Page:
The Future Library isn’t a library yet, but when it opens in 2114 it will contain written works from great authors of today – and many authors not even born yet. This is a 100-year project, spearheaded by Katie Paterson a Scottish conceptual artist. Every year between 2015 and 2114, one author will contribute a new work that will not be seen by anyone else until the library opens. Until then, the manuscripts will be stored in a room in the New Deichmanske Public Library in Bjørvika, Oslo, Norway. The titles and authors will be on display, but the books themselves will be held in trust until they are published at the end of the project.
To prepare for the publication of these books, 1000 trees have been planted in a forest outside of Oslo for the sole purpose of providing paper to print the books. As noted on the Future Library website, “Tending the forest and ensuring its preservation for the 100-year duration of the artwork finds a conceptual counterpoint in the invitation extended to each writer: to conceive and produce a work in the hopes of finding a receptive reader in an unknown future.”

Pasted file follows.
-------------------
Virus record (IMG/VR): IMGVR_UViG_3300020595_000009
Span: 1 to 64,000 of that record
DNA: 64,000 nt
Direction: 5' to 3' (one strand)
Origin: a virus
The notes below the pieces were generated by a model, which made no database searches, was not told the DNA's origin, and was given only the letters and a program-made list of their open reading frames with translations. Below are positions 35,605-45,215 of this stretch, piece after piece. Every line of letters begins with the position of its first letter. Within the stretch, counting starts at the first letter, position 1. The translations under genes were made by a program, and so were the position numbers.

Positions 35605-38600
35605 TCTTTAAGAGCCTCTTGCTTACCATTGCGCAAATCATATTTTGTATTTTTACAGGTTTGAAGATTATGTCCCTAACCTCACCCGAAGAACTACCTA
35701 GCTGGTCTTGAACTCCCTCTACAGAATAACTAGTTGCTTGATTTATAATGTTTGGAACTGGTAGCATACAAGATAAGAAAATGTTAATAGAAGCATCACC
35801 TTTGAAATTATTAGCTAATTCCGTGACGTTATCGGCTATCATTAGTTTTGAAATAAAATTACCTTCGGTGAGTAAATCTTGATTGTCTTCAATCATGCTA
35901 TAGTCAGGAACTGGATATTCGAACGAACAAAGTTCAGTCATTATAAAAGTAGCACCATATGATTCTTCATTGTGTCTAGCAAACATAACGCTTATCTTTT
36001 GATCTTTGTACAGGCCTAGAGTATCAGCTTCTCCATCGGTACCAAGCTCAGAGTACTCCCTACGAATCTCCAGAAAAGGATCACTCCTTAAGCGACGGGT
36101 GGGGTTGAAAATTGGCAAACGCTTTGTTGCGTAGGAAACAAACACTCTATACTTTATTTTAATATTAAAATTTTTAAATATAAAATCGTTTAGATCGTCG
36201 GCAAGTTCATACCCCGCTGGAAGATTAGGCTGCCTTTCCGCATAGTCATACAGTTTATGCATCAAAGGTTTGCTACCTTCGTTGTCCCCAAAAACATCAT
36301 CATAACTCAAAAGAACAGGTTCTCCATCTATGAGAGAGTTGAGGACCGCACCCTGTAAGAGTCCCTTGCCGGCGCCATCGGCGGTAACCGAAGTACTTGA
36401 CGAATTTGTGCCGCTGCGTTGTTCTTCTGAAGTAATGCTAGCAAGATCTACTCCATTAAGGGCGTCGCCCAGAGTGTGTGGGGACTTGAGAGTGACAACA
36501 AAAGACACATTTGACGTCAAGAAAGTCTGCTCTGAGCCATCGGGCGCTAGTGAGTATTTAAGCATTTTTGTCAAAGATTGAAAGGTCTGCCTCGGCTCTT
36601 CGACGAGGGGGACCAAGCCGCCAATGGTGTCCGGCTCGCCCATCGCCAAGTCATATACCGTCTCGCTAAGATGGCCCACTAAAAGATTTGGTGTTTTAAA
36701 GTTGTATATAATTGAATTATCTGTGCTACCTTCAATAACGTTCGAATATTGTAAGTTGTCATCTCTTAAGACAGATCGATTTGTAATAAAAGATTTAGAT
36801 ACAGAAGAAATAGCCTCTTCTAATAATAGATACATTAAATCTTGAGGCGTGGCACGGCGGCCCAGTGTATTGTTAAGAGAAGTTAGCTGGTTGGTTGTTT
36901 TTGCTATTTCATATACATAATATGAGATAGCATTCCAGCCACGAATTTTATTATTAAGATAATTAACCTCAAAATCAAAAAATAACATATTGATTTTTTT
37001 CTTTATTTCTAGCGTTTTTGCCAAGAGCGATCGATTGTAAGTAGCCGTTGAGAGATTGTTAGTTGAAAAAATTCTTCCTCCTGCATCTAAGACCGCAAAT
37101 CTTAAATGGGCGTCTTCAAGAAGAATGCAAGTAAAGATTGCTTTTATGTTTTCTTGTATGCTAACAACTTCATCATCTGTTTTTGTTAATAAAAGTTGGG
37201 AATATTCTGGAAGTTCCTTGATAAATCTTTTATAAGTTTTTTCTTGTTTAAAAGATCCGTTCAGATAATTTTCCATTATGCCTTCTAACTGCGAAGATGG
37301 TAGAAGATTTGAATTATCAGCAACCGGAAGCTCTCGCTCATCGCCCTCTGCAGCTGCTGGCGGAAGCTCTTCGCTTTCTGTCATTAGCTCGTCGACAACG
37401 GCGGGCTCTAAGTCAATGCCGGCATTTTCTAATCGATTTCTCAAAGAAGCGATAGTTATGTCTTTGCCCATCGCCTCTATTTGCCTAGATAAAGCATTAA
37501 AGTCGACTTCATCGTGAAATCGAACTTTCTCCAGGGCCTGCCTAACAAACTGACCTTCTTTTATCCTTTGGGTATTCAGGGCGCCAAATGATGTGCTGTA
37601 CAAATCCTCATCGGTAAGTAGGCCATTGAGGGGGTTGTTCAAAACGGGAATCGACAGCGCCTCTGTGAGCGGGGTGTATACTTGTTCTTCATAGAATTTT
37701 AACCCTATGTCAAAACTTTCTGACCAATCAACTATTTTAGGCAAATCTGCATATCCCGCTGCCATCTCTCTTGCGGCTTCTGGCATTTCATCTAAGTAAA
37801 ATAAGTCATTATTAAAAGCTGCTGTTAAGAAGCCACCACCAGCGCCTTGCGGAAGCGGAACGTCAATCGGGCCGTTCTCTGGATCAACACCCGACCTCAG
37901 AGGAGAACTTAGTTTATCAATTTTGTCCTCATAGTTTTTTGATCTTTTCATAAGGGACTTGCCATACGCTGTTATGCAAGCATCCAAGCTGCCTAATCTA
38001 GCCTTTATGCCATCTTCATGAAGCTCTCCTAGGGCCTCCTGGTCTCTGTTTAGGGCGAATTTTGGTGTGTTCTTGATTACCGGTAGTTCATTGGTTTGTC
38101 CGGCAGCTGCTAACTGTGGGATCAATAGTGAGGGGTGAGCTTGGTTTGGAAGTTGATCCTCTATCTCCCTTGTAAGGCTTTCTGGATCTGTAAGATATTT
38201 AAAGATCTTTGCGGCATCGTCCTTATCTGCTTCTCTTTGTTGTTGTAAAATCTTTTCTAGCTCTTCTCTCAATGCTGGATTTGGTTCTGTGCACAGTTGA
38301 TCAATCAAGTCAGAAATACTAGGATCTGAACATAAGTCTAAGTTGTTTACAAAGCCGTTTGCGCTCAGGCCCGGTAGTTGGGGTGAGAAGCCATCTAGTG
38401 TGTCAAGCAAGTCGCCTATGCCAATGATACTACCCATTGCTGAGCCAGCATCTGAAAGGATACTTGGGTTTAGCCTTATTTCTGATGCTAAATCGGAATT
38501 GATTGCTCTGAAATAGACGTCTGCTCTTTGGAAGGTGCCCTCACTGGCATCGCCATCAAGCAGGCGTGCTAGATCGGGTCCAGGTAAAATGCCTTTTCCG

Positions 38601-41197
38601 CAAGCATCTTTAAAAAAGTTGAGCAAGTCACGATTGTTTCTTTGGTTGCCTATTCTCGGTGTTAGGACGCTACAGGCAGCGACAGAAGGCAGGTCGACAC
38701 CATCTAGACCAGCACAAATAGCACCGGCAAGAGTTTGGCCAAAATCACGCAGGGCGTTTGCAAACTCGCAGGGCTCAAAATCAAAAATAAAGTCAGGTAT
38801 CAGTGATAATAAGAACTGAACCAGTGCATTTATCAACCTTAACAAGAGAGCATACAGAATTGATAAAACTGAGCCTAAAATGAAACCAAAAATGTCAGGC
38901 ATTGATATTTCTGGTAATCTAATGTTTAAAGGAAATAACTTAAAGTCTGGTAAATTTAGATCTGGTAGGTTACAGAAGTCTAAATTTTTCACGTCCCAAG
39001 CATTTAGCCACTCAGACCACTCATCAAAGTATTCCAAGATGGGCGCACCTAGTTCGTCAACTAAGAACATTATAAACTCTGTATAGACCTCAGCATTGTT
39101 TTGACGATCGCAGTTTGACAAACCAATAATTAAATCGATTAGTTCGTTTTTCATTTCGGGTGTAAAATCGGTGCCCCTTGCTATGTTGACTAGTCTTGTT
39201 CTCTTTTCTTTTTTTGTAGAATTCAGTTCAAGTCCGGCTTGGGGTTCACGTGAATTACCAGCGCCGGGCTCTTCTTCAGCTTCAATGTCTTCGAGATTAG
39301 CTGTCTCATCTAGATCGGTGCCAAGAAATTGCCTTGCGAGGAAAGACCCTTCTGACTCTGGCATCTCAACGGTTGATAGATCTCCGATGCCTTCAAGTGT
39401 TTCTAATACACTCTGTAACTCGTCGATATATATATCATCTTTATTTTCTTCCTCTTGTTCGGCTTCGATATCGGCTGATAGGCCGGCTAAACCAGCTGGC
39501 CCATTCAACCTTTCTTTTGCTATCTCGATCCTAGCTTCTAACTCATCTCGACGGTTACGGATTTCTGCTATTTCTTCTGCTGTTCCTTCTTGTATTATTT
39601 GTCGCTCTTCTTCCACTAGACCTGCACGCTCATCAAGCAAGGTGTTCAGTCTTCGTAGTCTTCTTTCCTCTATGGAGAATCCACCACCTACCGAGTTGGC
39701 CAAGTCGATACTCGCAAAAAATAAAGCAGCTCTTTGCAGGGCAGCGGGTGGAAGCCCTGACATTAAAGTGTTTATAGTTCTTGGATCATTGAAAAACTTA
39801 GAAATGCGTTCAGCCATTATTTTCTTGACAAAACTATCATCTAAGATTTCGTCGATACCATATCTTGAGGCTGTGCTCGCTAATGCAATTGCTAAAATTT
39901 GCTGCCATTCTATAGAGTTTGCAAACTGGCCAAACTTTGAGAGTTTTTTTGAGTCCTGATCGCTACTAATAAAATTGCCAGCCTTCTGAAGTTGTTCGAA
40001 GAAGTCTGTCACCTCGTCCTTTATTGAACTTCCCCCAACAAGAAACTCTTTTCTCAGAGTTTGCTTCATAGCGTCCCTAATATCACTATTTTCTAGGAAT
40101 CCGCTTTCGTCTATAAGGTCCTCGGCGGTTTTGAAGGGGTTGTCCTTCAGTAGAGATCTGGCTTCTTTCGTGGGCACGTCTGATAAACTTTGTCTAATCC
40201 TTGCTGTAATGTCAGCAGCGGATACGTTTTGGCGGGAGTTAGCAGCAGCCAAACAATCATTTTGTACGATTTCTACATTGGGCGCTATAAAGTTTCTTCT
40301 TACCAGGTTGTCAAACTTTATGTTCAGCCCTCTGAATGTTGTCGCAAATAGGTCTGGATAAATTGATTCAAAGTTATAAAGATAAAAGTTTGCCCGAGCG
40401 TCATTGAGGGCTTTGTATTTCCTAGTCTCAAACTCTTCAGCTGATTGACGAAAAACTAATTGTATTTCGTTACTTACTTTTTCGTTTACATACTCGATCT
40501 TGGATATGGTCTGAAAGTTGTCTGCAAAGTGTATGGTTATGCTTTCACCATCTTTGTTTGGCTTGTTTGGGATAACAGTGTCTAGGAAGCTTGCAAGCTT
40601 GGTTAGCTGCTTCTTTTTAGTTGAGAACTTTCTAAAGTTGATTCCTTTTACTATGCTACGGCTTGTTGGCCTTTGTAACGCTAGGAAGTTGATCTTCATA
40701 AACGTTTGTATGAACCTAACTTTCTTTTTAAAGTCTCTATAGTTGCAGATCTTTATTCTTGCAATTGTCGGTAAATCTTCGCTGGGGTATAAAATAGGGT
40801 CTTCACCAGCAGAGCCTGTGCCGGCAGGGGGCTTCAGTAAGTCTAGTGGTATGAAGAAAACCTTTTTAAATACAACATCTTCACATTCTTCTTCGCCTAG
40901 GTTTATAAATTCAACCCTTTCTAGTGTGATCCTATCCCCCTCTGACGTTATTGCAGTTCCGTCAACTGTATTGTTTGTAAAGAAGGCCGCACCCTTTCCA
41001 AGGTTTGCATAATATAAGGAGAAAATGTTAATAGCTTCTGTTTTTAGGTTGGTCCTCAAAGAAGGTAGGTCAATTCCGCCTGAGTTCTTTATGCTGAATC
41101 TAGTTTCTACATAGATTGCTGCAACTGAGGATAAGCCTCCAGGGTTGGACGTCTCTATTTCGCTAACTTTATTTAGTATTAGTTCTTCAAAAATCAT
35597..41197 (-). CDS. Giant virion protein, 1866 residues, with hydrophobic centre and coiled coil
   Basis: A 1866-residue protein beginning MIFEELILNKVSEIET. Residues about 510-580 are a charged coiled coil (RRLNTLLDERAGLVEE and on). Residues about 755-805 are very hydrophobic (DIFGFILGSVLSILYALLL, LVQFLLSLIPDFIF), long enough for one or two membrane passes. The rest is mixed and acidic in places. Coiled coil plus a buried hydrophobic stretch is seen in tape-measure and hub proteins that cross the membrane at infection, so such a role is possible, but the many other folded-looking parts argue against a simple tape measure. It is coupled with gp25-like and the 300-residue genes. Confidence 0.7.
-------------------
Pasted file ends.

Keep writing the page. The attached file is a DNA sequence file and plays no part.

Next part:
One author we know will be in this library is Margaret Atwood, who was chosen to be the first author to provide a manuscript for the project. She presented her manuscript to the library on May 26th in a ceremony that included a walk through the Future Library Forest and a conversation with artist Katie Paterson, who created the Future Library concept. Atwood is a natural choice for inclusion in the Future Library as so much of her writing deals with what will happen in the future. “In the case of the Future Library, I am sending a manuscript into time. Will any human beings be waiting there to receive it? Will there be a ‘Norway’? Will there be a ‘forest’? Will there be a ‘library’?” wrote Atwood in an essay for the project. Another futurist author, David Mitchell, was chosen shortly after Atwood’s ceremony to write the second work for the Future Library. His manuscript will be added in 2016.
For $1000, collectors can purchase a printed certificate that functions as a piece of art until the Future Library opens, at which point the certificate entitles the owner to a complete set of the 100 works in the library
Paterson’s other artworks have involved broadcasting the sounds of a melting glacier live to a visitor on a mobile phone, mapping all the dead stars, compiling a slide archive of the history of darkness across the ages, custom-making a light bulb to simulate the experience of moonlight, burying a nanosized grain of sand deep within the Sahara desert, and sending a re-cast meteorite back into space.
Future Library – Framtidsbiblioteket – Katie Paterson. Accessed June 9, 2015. http://www.futurelibrary.no/.
“KATIE PATERSON: Future Library Certificate.” James Cohan Gallery. Accessed June 9, 2015. http://www.jamescohan.com/editions/2014-09-05_katie-paterson-future-library-certificate.
“Margaret Atwood 2014.” Accessed June 9, 2015. http://www.futurelibrary.no/Future_Library_Katie_Paterson_Guide_2015.pdf.